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Posts tagged ‘writing’

How do you do that online thing?

This question is a tough one. (A little secret… I don’t have the answers to most of the questions I ask.) Here’s some context: In one of the classes I teach, my students make a website as their semester’s project. We discuss all sorts of things about online content, layout, purpose, accessibility, and then there’s the question about how this can all be used. In the past there were all sorts of terms that have gone in and out of fashion having to do with digital literacy or being tech savvy, and whatever buzzword there is, the important thing is that tech is a useful tool for many people in many professions.

My students are primarily musicians: performers & teachers. I’d like to think they will be future leaders in education. Part of what allows people to be successful in an ever-changing tech-infused profession, is at least dipping your toe into the river, even if there’s a lot of water flowing faster than you’d like to swim in. That’s sometimes how I feel about tech. I know a bit, and I can figure stuff out, but I am not a professional sound engineer, nor am I a professional web-designer, but I can record my cello and make a website. What then?

I know that connection is important. For me it’s a quest. A passion even. Connection through learning is just about as good as it gets – to know that someone else ‘got it’ and you might have helped give or point them to some important piece, or perspective, at the right time.

But how to connect with the wider community across the globe? Those waters are fast and I don’t like getting my face wet. I decided to phone a friend. I did literally phone a friend, and I also asked online. I got four very useful replies, and this wonderful 10 minute segment from my friend and colleague Jonathan.

“Everyone has a story, you just have to enable them to speak.” – Jonathan Worth

 

The online replies to my question:

I asked, ‘How do you leverage your writing and your professional profile with your networks online?’ and these replies came from around the world. (leverage was not a very good word choice, I would like to have said ‘share’) Each response adds useful insight and a valuable perspective. I am grateful to each for taking the time to write and reply.

  • From Marc Jones, an English teacher in Tokyo: “I don’t think there’s much actual intentional leverage on my part. I know I do get offered chances to do things by being enthusiastic and, if not knowledgeable, curious enough to get answers.”

 

 

  • “It’s something I rarely ever think about. I write for myself, for a way to understand, to articulate ideas, to explore new thing, to curate what I am doing (my blog, I have come to realize, is my best curation space). That said, sometimes my writing has led to offers to present/keynote conferences, and to be invited into projects/networks. Maybe for your students, consider it as a choice: is this my professional identity? or is this my writing identity?” – Kevin Hodgson, an incredibly creative 6th Grade Teacher, USA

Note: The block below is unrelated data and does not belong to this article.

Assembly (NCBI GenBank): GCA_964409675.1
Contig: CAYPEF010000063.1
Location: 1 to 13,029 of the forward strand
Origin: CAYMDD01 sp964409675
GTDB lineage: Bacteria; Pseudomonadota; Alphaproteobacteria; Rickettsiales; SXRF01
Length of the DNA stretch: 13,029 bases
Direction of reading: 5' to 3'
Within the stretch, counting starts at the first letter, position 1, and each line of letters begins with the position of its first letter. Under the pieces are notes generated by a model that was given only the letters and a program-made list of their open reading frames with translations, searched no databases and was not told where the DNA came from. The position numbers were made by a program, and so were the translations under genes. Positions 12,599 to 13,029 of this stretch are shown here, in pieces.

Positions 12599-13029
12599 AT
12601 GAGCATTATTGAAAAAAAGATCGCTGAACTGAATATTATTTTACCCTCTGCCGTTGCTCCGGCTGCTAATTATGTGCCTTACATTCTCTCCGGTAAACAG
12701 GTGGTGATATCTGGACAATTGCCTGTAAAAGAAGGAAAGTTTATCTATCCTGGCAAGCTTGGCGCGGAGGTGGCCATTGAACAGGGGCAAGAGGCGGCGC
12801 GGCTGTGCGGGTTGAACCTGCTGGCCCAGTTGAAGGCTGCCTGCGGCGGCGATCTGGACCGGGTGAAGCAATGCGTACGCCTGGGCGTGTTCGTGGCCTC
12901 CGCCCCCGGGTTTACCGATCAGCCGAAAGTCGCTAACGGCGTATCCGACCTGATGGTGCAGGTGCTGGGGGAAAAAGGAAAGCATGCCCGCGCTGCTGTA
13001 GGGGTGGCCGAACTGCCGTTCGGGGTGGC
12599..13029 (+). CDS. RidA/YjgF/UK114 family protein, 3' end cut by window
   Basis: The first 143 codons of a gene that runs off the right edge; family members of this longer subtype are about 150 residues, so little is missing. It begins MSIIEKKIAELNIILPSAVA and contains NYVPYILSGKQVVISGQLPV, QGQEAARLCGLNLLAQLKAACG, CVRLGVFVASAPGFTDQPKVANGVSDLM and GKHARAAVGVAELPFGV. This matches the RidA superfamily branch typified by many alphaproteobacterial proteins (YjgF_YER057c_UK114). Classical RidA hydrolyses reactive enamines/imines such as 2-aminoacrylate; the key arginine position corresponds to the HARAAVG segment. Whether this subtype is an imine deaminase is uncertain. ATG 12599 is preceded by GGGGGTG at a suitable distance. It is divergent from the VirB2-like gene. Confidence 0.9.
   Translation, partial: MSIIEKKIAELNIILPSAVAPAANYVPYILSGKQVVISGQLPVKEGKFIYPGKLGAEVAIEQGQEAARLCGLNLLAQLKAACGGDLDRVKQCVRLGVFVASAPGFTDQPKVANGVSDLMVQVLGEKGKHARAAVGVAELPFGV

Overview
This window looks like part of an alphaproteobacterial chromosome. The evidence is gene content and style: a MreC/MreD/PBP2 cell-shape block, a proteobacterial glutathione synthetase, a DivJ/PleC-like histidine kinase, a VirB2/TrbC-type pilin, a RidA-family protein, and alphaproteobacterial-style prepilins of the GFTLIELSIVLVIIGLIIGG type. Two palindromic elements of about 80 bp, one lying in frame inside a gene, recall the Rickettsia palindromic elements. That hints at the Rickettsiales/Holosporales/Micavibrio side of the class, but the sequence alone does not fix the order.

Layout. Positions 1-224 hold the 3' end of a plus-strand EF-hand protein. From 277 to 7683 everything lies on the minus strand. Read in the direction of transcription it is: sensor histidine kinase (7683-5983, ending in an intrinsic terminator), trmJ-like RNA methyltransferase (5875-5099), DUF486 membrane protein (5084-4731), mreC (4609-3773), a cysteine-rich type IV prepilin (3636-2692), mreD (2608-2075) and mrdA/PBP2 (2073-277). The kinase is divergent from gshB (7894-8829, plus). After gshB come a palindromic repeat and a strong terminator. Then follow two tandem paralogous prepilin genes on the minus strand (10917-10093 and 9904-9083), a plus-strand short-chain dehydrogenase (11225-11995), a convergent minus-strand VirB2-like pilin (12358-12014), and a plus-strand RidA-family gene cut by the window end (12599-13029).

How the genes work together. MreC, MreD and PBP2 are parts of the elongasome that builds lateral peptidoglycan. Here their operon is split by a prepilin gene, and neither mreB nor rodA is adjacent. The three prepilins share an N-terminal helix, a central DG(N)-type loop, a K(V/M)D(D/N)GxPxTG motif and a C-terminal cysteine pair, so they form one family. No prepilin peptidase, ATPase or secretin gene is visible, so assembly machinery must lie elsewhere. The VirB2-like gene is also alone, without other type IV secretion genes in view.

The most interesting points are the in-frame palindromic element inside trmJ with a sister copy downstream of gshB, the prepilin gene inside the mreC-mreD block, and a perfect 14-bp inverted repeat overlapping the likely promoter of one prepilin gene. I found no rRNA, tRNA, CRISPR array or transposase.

• ‘My networks are for sharing. That’s their full purpose. If people have questions, need advice, want to listen, whatever.. True, some good things have come to me from networks, but not as a result of me planning to use them for that purpose. It’s a Taoist approach – don’t seek power, wealth, fame, etc. – I never want to ask for any of these. … [and] networks are for sharing.’ – Stephen Downes, an educational pioneer, Canada

 

I had planned to link to this post by Alan Levine, ‘On Sharing, Teaching: Network Amplifying / Blog Signal‘, because of how relevant it is, but I hadn’t realised he told a story about Stephen amplifying one of his (Alan’s) posts until I re-read it. (I do highly recommend reading that post.) Funny how things connect sometimes.

I’d love to hear your thoughts. And let’s take Jonathan up on his offer. Listen, watch, and comment – here, on Twitter, Mastodon, or wherever you do your online thing.

Kith, Kin, and Kindred Spirits

I once had the opportunity to go back to the house where I lived during many happenings – life, death, nearly birth (I left the house 10 days before my first child was born), our wedding, … a lot. When I got there it was all I could do to walk the familiar corridors, feel the bumpy wallpaper, and enjoy the creak of the stairs as a rainbow of emotions welled up inside of me and the water that goes with the rainbow leaked down from my eyes. This was some 10+ years ago and I wasn’t sad. On the contrary it was a privilege to dance with those memories in that space again, and I was lucky that not much had changed yet. That might have been beyond what I could have handled – in that moment.

That story is relevant now, in a different way. It sets a context. As people grow, live, change, return, sometimes they have an urge to search, to seek and this happens in various ways. Through a pilgrimage or retreat. Sometimes people cross continents and oceans, going to far away places to seek a quiet repose, or to get in touch with something…

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